Joyce DiDonato performed her second of four concerts at Carnegie Hall this season. Just over a week ago, the superstar mezzo-soprano performed on the same stage in the title role of Handel’s Alcina as part of her world tour with the English Concert. In the days between her two recent Carnegie performances, she has been a very busy bee, giving masterclasses in New York and then jetting off to sing the National Anthem before the seventh game of the World Series. Her solo recital at Carnegie “A Journey Through Venice,” is one she has presented and recorded live at Wigmore Hall in 2006, albeit with a few changes. Joyce’s new “Journey” includes arias by Vivaldi and an extended scene from Rossini’s Otello, in addition to the songs by Rossini, Fauré, Head, and Hahn.

Though DiDonato is an incredibly versatile artist, her performance on Tuesday evening reaffirmed that she is, above all, one of the leading interpreters of Rossini today. The three songs she selected from the composer’s Péches de vieilles describe the coquettish Anzoleta, who watches her lover Momolo in a gondola race. She brought each of these pieces vividly to life while also showing the short “journey” the character Anzoleta takes as she anxiously watching the competition from the sidelines. (In fact, it was almost as if we were watching the singer herself cheering the Kansas City Royals at the World Series.) In the second half of the program, she performed Desdemona’s “Assisa al piè d’un salice” (Willow Song) from Otello. Though the scena does not culminate in a cabaletta full of vocal pyrotechnics, it is dramatically demanding. Her humble Anzoleta and brooding Desdemona were the best parts of the recital.

The mezzo-soprano described to the audience that Michael Head’s Three Songs of Venice was her first encounter with “modern” music as an undergraduate at Wichita State University. Though first terrified at the seeming complexity of the music, she explained that these songs were a “ticket to somewhere out of Wichita,” and that they allowed her to experience the transformative power of music. In “The Gondolier,” her haunting cries “Ohé, ohé, ohé,” conjured up what she described as the “foggy”, “dirty” Venice that the tourists don’t see. In “St Mark’s Square”, the accompaniment flutters like flocks of pigeons.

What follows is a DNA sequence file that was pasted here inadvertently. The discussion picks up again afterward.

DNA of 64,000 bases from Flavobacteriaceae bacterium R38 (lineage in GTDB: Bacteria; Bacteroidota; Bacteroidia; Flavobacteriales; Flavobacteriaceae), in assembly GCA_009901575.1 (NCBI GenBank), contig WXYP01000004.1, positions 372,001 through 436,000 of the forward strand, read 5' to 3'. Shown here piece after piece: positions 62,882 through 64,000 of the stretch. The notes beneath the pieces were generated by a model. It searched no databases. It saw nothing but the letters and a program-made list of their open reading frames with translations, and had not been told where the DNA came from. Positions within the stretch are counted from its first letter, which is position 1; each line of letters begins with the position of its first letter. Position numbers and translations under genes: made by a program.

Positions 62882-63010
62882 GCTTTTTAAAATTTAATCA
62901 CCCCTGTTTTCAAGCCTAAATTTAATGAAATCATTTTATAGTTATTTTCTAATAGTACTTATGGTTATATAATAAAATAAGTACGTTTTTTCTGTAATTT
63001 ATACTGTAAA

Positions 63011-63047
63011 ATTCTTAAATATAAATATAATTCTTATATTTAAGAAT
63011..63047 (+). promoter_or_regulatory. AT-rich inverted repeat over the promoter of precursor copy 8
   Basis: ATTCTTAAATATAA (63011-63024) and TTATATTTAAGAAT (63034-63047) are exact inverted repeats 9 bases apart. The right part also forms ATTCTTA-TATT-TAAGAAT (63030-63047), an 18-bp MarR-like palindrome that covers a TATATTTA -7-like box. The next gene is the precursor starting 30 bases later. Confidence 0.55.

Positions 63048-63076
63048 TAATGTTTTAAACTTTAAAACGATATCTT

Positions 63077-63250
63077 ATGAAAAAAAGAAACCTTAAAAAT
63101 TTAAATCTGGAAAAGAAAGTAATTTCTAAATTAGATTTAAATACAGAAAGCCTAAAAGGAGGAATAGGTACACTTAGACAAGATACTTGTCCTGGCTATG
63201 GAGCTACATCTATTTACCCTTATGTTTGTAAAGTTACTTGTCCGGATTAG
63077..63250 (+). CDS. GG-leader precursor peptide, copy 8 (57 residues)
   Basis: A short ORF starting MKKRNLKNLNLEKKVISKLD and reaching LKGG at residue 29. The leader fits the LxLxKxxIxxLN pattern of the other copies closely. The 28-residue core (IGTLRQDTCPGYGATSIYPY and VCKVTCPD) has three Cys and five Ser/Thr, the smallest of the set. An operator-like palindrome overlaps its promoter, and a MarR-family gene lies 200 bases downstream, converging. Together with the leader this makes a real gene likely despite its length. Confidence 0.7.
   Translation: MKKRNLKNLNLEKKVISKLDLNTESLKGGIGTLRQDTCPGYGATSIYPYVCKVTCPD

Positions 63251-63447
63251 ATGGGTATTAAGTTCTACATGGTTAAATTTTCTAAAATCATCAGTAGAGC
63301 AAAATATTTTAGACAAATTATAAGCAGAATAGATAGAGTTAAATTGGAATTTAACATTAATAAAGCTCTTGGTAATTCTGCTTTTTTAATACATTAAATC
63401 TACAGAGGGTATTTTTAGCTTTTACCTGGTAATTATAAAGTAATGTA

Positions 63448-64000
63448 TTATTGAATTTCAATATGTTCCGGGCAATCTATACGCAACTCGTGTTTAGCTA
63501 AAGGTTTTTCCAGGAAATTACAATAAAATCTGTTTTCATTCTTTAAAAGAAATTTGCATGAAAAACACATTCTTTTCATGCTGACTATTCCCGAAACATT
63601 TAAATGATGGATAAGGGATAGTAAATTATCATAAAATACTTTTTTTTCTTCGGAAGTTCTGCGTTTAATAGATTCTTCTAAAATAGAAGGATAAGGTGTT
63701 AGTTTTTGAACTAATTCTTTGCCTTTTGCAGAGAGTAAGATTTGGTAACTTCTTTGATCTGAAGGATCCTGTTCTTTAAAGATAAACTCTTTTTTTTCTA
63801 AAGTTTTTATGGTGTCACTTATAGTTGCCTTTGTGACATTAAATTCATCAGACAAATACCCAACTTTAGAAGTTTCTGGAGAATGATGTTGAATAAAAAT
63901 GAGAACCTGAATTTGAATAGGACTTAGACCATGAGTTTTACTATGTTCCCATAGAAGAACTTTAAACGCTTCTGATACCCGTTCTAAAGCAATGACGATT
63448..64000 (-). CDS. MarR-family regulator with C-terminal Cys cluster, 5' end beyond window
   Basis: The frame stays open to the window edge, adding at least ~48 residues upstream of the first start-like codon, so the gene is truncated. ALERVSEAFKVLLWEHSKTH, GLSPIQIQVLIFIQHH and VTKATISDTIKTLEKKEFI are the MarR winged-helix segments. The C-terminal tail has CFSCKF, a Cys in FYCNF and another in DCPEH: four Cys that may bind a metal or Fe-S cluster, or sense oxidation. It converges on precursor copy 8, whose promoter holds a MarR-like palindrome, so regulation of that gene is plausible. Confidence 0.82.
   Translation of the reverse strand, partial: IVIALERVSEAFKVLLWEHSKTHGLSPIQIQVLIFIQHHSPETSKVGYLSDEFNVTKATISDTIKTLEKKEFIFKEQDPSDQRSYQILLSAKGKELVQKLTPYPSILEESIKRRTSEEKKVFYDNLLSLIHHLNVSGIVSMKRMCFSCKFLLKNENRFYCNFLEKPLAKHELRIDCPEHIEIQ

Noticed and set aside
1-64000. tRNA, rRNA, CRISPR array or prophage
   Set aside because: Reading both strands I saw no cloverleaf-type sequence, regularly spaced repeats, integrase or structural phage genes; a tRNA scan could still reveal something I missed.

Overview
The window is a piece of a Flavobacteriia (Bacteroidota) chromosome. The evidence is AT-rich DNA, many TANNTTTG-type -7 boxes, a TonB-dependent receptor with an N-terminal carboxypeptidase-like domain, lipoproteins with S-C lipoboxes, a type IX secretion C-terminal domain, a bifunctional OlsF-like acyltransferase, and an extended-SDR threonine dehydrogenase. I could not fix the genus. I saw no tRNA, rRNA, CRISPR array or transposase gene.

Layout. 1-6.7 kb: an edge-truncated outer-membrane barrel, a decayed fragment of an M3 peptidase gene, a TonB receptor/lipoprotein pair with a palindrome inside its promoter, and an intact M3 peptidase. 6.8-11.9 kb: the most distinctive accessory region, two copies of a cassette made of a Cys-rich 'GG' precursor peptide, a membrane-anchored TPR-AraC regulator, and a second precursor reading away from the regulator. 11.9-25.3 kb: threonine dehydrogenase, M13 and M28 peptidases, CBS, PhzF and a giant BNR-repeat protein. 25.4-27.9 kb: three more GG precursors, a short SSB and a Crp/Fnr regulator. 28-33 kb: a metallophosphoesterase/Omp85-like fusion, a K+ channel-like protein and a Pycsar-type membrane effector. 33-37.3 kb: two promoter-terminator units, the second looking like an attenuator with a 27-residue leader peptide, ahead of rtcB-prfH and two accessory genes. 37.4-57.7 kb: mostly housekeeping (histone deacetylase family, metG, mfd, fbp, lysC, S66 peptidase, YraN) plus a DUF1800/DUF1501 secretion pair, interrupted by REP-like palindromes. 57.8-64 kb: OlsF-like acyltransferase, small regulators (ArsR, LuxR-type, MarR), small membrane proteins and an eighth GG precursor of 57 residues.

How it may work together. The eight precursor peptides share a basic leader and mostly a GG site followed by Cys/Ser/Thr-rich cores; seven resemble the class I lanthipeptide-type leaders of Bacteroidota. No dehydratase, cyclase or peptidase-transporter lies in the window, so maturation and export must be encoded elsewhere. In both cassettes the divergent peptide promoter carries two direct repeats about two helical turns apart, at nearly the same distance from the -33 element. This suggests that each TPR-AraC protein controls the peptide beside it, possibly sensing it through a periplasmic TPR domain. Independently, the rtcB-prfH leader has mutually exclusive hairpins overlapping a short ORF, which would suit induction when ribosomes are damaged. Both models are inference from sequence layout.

The other repertoire on the program, by Vivaldi, Fauré, and Hahn, was performed well, though was not quite as exciting. The Vivaldi arias, though lovely, proved to be a slow start to the evening, and were a bit of a confusing selection. Though Vivaldi is a Venetian composer, the arias she includes on this “Journey to Venice” are two from Ercole sul Termodonte, composed for Rome. The arias do make poetic and musical reference to water, but so do lots of other arias by the same composer that are much more exciting for a recital – especially as opening numbers. Still, her command of this repertoire is almost as strong as her fluency with the music of Rossini and his contemporaries, and it was a pleasure to hear these otherwise rarely heard pieces.

DiDonato did not seem as at ease with the Fauré or Hahn songs as the other repertoire on the program. The Fauré was a bit stiff, almost as if she suddenly realized that her solo recital was being broadcast live around the world and got nervous. This set of songs dragged a bit, and left me feeling cool towards her and the music. The Hahn songs were a bit warmer – and not just because she changed into a scarlet, sequined gown for the second half when she performed them. Yet, because I have been spoiled by Susan Graham’s performances of these same songs in recital, no one for me can being to compare, not even La Joyce.

The opportunity to hear a consummate artist like DiDonato is always a rewarding experience. But, in the time since she first took audiences on a “Journey through Venice,” she has become increasingly sought after for her performances of Baroque and bel canto repertoire. Creating a new recital program is not a fun task, particularly when you’re jet setting around the world. A more successful recital program would play to her strengths in terms of repertoire, and perhaps offer a bit more coloratura. Otherwise, some of that slow, Venetian “water music” might rock you gently to sleep.